Faced to this growing opposition to American preparations for nuclear war, President Reagan gave his famous "Star Wars" speech in March 1983. In this speech he declared that he too feared nuclear war, and he too was concerned about Americans dying in a nuclear war. He then proclaimed that the United States now had the technological capability to create a shield in space around the United States that would prevent nuclear missiles from hitting America. He called this a space shield, which critics later dubbed Star Wars, a not so veiled reference to the popular movie, Star Wars. By committing the United States to build such a shield, he hoped Americans would feel safer and not worry so much about nuclear war. Reagan hoped that Star Wars would derail the Freeze movement because it would convince Americans that their President was committed to protecting them from the danger of nuclear war.

Still trying to defuse the growing opposition to his nuclear arms build-up and now to his Star Wars weapon's system, Reagan gave a speech in April 1983 declaring that "a nuclear war cannot be won and must never be fought." In addition, Reagan's advisors stopped talking about winning a full-scale nuclear word and began using the term, "credible deterrence," which meant the same thing, but the public didn't know this.

Despite President Reagan's public statements that nuclear wars shouldn't be fought and can't be won, the United States continued to spend trillions of dollars on a nuclear arms build-up and prepare to fight and win nuclear wars. This is a good example of how during the Cold War the United States government lied to the American people. Instead of changing their nuclear policy because the majority of Americans were opposed to it, President Reagan misled the American people into thinking he had changed American policy when he really hadn't. Once again this is a case of the government not trusting the American people to make the right decisions necessary to lead this country and allow us to win the Cold War.

The American people might have been fooled by President Reagan's lies, but the Soviet Union wasn't. The Soviets concluded that Reagan's Star Wars plan was further proof of the American efforts to create a first strike capability. If the Americans had a shield that prevented Soviet nuclear missiles from hitting the United States, they could then threaten to destroy the Soviet Union without fearing nuclear destruction themselves. The Soviets believed this would make the Americans even more aggressive and hostile. In fact, in the fall of 1984, Soviet leaders feared that the United States was preparing to launch a sneak nuclear attack during our so-called nuclear exercises in Europe. When the CIA told American leaders of these Soviet concerns, President Reagan and his top advisors decided not to reassure the Soviets that we weren't planning a sneak attack. Reagan wanted the Soviets to stew in their juices, feeling that the Soviet's fear would keep them in line.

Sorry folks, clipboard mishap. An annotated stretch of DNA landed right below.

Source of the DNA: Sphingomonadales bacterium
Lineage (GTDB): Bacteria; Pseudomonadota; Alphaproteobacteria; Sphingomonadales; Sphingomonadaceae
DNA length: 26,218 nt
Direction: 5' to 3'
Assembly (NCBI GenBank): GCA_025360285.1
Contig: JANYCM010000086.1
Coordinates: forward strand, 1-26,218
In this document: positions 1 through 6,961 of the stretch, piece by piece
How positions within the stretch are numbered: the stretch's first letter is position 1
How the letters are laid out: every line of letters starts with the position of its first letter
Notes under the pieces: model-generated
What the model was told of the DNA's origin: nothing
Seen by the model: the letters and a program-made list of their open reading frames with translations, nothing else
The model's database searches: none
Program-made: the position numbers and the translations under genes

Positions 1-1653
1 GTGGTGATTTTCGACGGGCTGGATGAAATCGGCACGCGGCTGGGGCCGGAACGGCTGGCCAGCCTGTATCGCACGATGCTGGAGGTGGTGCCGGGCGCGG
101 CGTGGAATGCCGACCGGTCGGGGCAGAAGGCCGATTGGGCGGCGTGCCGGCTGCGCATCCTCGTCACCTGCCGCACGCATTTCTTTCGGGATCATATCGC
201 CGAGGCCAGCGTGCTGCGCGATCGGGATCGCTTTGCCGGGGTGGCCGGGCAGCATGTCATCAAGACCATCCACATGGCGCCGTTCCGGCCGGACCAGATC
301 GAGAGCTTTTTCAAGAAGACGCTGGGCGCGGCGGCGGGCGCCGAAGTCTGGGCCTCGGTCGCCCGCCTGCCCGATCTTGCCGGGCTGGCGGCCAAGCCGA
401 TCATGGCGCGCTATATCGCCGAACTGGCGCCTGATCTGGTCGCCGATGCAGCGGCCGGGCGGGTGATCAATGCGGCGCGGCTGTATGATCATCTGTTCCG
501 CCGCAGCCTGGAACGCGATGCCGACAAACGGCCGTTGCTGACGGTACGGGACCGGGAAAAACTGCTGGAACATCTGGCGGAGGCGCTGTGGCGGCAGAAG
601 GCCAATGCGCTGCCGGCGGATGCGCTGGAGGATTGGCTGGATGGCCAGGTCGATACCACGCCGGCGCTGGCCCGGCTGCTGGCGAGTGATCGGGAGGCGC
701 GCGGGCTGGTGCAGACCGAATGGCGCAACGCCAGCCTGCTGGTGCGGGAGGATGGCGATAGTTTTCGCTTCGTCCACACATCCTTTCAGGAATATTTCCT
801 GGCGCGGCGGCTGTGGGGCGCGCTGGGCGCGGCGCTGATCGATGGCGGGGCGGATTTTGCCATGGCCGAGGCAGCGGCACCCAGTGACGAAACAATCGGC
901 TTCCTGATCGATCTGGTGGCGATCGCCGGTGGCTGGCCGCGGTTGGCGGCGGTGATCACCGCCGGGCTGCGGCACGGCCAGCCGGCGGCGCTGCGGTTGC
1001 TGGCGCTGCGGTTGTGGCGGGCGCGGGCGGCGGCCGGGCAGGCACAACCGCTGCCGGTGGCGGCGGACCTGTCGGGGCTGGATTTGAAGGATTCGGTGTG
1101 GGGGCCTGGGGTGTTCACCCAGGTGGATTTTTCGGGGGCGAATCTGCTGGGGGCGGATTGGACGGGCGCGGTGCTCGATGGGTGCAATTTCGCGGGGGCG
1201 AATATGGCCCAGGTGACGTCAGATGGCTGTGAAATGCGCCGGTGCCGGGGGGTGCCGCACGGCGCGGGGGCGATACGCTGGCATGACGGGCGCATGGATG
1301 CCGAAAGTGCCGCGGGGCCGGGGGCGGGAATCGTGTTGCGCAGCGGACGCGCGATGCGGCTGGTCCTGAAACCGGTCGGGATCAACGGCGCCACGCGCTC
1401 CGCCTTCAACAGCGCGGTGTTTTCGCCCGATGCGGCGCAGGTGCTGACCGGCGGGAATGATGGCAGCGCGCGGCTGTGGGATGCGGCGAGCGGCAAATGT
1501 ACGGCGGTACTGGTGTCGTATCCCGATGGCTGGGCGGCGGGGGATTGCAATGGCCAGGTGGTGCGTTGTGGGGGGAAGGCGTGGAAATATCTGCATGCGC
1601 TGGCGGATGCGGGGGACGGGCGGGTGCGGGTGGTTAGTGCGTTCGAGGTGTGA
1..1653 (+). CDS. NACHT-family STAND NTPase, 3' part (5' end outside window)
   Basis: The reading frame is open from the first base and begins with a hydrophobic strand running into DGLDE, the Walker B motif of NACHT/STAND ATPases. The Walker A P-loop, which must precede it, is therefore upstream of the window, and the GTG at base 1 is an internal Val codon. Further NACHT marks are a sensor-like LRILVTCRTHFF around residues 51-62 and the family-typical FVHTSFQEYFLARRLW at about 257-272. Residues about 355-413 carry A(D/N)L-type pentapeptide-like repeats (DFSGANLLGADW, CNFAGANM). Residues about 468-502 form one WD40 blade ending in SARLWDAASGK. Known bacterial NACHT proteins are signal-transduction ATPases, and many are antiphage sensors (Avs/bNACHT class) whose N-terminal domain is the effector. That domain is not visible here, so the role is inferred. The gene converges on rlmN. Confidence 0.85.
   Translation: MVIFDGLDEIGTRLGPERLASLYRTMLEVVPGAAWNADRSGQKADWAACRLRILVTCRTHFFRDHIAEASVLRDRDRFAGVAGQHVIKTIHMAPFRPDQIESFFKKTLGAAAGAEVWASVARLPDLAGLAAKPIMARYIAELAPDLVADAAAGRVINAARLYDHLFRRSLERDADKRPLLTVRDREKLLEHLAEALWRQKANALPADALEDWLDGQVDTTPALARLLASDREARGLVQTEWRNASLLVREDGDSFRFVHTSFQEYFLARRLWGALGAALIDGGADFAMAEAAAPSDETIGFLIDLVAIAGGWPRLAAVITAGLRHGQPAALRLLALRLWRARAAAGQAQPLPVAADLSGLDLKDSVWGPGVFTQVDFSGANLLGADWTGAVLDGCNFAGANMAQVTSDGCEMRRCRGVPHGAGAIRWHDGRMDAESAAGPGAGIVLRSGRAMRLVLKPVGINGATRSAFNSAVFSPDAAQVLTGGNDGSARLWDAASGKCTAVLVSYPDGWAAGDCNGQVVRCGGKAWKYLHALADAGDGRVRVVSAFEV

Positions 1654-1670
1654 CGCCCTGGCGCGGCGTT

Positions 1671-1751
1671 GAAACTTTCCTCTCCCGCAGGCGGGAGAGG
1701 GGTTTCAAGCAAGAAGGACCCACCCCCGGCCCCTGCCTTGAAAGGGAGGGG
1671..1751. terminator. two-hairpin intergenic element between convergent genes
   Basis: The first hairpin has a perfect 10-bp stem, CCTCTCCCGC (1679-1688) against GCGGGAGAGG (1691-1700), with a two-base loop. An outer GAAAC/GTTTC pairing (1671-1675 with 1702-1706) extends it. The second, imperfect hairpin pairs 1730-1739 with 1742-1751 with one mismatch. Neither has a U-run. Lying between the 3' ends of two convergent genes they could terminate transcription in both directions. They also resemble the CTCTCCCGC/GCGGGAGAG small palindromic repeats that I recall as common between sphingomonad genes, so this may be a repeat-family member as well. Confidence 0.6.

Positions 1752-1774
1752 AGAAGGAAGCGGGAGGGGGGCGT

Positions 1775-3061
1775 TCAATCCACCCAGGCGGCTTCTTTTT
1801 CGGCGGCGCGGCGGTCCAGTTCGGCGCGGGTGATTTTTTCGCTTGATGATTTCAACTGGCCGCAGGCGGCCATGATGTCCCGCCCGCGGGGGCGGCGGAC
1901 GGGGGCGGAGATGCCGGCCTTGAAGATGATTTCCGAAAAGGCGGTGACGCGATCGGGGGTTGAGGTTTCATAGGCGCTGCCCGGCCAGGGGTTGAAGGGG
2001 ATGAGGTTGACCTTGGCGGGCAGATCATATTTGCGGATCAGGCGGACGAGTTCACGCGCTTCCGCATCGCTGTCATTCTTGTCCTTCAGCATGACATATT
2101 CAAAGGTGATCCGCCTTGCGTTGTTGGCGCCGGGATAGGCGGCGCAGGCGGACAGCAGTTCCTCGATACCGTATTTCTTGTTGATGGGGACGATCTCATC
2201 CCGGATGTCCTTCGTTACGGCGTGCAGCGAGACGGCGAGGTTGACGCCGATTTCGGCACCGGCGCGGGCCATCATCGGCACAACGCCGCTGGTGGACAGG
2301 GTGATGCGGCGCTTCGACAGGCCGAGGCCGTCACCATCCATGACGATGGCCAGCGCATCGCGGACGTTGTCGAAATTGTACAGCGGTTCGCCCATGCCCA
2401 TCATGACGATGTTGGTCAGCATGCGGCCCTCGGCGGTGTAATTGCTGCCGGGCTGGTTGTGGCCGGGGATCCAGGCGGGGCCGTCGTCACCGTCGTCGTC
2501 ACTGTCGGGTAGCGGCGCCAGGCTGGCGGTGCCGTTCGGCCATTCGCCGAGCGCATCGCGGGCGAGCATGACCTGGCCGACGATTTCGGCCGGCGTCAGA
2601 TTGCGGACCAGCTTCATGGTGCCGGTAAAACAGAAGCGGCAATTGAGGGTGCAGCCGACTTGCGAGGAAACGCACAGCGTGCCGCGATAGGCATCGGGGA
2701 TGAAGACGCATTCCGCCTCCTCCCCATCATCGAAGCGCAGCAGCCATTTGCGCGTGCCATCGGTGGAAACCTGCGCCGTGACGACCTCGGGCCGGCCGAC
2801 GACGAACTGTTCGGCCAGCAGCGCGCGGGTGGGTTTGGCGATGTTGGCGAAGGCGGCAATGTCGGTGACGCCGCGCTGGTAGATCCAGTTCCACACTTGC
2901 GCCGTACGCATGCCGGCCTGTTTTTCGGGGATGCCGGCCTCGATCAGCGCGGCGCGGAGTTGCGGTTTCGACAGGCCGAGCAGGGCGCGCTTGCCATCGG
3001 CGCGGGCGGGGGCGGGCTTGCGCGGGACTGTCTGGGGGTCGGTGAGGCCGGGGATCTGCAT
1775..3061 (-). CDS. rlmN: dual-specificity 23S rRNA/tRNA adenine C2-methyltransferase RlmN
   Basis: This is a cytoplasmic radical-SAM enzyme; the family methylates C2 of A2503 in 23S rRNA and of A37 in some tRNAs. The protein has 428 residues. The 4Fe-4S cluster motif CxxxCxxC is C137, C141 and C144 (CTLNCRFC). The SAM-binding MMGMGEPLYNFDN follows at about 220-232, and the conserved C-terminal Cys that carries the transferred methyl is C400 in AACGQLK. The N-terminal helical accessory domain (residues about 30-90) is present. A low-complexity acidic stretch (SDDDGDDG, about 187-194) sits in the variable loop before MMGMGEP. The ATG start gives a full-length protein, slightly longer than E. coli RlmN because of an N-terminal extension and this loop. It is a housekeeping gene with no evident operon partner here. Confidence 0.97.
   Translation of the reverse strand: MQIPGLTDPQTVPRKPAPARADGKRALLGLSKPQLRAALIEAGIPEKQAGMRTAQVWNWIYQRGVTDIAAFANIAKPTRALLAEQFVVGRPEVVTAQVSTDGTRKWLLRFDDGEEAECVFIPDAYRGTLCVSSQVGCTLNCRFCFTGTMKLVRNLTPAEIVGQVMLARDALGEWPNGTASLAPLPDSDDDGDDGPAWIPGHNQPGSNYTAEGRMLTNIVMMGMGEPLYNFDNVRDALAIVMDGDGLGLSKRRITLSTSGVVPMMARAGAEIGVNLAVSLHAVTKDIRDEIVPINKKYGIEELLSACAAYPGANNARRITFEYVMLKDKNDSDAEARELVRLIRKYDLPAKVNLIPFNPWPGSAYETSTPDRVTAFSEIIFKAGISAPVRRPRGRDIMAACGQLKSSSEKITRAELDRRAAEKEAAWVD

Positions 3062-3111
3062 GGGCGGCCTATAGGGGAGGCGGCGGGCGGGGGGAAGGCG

All of these American threats and preparations for nuclear war greatly disturbed and worried the Soviets. They thought Reagan was unstable and unbalanced and capable of actually trying to fight and win a nuclear war. This Soviet fear could have been very dangerous. If they actually thought the United States was preparing to launch a sneak attack to destroy them, they might have launched a nuclear attack of their own before we could destroy them. By increasing Soviet concern and anxiety, President Reagan made nuclear war much more likely. The best example of Reagan's recklessness is his famous radio joke about bombing the Soviet Union in August 1984:

"My fellow Americans, I'm pleased to tell you today that I've signed legislation that will outlaw Russia forever. We begin bombing in five minutes."

Upon hearing this Reagan joke, the Soviets put their nuclear forces on alert and tried to determine if the United States was really launching a sneak attack. Reagan's joke and the fear and anxiety it created both in the Soviet Union and the United States is a good example of how the United States preparations for fighting and winning nuclear war in the 1980s threatened world peace and made many believe that a nuclear war was inevitable. It was in this context that activist Helen Caldicott supported the Democratic candidate for President, Walter Mondale, arguing that voting for Reagan would lead to nuclear war and the destruction of the world.


© 2002 by Chris H.  Lewis, Ph.D.
Sewall Academic Program; University of Colorado at Boulder
Created 7 August 2002:  Last Modified: 2 Dec. 2002
E-mail: cclewis@spot.colorado.edu
URL:    http://www.colorado.edu/AmStudies/lewis/2010/nuclear.htm